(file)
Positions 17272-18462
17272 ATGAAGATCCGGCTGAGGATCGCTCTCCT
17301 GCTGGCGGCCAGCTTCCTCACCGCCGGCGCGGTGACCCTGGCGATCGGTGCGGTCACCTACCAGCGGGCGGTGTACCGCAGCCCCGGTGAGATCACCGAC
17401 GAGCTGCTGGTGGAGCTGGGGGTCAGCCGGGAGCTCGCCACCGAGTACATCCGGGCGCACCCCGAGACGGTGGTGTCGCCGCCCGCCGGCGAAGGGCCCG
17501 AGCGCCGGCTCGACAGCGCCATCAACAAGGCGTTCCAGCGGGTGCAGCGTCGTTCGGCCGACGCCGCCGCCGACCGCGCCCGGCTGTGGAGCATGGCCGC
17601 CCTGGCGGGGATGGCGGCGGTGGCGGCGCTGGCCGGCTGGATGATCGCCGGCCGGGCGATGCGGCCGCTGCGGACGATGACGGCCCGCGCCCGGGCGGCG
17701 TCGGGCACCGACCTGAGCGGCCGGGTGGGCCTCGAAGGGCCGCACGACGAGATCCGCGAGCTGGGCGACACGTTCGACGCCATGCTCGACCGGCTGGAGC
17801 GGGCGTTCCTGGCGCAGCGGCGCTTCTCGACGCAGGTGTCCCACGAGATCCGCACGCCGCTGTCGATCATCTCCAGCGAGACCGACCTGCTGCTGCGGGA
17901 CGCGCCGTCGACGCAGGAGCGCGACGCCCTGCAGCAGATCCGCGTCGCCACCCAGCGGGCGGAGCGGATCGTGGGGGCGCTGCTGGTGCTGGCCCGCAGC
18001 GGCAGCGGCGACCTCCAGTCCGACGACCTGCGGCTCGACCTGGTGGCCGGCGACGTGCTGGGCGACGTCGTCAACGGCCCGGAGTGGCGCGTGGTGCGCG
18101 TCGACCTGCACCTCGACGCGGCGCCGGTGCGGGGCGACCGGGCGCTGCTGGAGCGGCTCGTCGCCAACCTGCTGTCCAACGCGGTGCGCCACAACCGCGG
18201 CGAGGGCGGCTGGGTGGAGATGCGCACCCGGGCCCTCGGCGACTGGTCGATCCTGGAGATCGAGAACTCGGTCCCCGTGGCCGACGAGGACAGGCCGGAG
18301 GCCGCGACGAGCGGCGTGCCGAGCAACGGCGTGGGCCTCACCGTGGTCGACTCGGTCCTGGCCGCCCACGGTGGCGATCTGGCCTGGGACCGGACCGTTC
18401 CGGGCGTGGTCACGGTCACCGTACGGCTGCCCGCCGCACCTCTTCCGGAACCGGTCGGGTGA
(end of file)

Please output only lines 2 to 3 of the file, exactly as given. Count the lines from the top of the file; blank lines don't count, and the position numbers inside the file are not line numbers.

17272 ATGAAGATCCGGCTGAGGATCGCTCTCCT
17301 GCTGGCGGCCAGCTTCCTCACCGCCGGCGCGGTGACCCTGGCGATCGGTGCGGTCACCTACCAGCGGGCGGTGTACCGCAGCCCCGGTGAGATCACCGAC